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Posts Tagged ‘revolution’

Concord and Lexington

Posted by Richard on April 19, 2007

In recent years, today's date has unfortunately been linked to the abominable murderous acts that took place near Waco, TX, in 1993 and in Oklahoma City in 1995. But the date also commemorates happier events. Some people celebrate it as Bicycle Day, the date in 1943 when Swiss chemist Albert Hofmann first deliberately ingested LSD and then went for a bike ride. (Hofmann, BTW, is 101 and still active.)

But most importantly, this is the date on which a ragtag, self-organized militia that called themselves the Minutemen prevented British troops from imposing gun control on the American colonists. The Second Amendment Foundation wants us to remember and celebrate that:

Thursday, April 19 marks the 232nd anniversary of the battles of Lexington and Concord that started the American Revolution with the "Shot Heard Round the World," and the Second Amendment Foundation notes that the aftermath of this week's events in Virginia clearly show that European animosity toward our right to keep and bear arms still exists.

In the wake of the horrible tragedy at Virginia Tech, noted SAF founder Alan M. Gottlieb, European media – and particularly the BBC – has bared its visceral disdain toward America's Second Amendment and the traditions of liberty and independence it represents and protects.

"Clearly," Gottlieb said following three days of combative day and night interviews and debates primarily conducted by BBC reporters and commentators, "there remains to this day a horrible, condescending attitude toward armed American citizens. Haven't the British yet gotten over the fact that a ragtag, often disorganized force of American colonials, wielding their own arms, was able to defeat what at the time was the most powerful armed force in the world?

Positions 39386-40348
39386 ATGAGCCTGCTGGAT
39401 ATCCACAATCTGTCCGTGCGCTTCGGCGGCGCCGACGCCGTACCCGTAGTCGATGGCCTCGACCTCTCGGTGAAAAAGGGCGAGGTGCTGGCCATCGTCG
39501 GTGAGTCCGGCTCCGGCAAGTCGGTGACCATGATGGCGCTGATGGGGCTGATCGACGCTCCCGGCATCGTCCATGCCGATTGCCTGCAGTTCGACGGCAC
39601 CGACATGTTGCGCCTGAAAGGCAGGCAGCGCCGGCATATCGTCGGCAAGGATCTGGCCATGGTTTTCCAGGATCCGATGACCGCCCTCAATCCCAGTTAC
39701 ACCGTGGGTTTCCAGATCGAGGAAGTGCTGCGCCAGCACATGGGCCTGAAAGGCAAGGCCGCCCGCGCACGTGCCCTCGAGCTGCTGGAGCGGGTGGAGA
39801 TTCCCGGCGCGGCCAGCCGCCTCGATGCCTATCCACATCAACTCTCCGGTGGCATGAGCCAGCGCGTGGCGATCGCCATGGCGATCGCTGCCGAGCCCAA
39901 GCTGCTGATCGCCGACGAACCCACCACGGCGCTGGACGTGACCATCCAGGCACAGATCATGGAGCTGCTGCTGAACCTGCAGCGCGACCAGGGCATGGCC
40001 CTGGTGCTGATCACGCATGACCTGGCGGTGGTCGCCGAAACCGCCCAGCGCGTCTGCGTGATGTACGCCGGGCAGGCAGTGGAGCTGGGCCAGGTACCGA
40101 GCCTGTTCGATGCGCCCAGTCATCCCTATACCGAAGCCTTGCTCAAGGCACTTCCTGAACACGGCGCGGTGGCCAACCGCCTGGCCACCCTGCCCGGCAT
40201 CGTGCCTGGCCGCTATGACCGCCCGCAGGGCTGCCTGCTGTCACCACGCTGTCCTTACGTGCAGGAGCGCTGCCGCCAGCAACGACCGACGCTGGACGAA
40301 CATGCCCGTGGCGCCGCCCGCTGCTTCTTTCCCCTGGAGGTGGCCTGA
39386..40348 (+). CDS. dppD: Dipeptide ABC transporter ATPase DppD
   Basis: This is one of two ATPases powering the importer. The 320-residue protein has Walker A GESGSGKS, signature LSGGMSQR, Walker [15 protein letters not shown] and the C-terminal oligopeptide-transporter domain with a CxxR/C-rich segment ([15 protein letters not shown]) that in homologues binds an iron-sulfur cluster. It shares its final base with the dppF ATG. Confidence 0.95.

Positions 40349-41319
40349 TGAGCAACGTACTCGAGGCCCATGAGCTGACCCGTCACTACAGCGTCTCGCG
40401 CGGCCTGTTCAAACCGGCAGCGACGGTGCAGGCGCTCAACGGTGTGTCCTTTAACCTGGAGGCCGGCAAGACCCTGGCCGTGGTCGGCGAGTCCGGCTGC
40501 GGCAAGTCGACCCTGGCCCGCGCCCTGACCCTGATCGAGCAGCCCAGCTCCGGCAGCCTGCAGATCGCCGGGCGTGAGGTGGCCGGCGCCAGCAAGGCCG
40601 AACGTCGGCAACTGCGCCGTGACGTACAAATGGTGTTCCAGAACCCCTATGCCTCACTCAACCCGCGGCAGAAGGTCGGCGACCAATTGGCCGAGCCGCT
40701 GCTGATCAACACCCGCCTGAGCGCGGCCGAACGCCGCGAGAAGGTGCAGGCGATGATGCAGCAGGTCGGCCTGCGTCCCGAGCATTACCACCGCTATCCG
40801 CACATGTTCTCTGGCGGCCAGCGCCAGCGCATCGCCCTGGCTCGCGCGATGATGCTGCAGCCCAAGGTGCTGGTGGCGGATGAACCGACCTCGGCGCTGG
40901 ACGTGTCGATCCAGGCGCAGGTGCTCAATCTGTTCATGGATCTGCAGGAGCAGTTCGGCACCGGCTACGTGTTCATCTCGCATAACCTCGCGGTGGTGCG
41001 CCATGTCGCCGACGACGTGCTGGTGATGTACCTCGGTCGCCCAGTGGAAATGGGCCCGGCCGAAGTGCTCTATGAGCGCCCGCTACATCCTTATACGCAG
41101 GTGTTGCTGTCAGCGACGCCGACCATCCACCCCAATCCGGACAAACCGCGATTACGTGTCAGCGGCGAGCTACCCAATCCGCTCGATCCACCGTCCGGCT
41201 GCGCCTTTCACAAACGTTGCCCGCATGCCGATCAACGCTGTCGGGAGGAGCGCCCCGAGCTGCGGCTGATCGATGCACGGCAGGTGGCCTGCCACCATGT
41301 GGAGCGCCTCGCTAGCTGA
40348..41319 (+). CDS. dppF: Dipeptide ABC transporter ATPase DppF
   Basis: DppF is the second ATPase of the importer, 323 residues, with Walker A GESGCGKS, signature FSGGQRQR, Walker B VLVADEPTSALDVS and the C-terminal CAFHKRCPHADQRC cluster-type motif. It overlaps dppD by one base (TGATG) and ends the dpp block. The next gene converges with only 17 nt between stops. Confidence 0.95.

"Our forefathers," he continued, "armed with their own flintlock rifles and pistols, and an assortment of muskets – the ‘assault weapons' of their era – threw off the yoke of oppression under which they were forced to live. When British broadcasters today demand to know just what it is about gun ownership that Americans defend so vigorously, the answer is too simple for them to comprehend. Simply put, we defend this individual civil right because without our own guns two centuries ago, we would still likely be saluting a king instead of electing a president. We would likely be British subjects instead of electing our own Congress and state legislatures.

"We know our system isn't perfect," Gottlieb observed. "But America's freedom and liberty are second to none. Otherwise, people would be waiting in line to leave instead of sneaking across borders to get in. April 19, 1775 gave us that, and the Second Amendment protects it. And just so the BBC and other European media aren't misled, we're not giving it up."

What he said.

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“We will no longer remain slaves”

Posted by Richard on October 23, 2006

On this day fifty years ago, the people of Hungary, chanting the banned song lyric, "We vow, we vow, we will no longer remain slaves," toppled Stalin’s statue and overthrew the Soviet puppet government. It lasted about two glorious weeks, during which the West did nothing. Eventually, the Soviets sent 17 divisions of the Red Army into Hungary. The United Nations, in sharp contrast to its response in Korea, merely expressed concern. The forces of freedom and democracy were slaughtered, and those captured imprisoned or executed.

Hathor remembered with two excellent YouTube videos and a personal recollection:

I was crestfallen as a child, my vision of America changed after this event. Heard much talk of Radio Free Europe and the encouragement we were giving the new Soviet satellites to seek freedom. Communist were the scourge of the earth, and yet we let the Hungarians fight alone. My most vivid memory, watching the news and seeing the Russian tanks roll through the streets. I could not understand why America was not helping.

Later we fought this fight in some distant rainforest.

I don’t remember the 1956 uprising (I was only 7), but I remember reading about it just a few years later and having the same reaction — how could we stand idly by? I suppose that’s the naive reaction of someone who doesn’t have to pay the cost (in lives and dollars) or consider the consequences. Nonetheless, the events of October and November 1956 brought honor to many Hungarians — but none to the U.S., the U.N., or the NATO countries.

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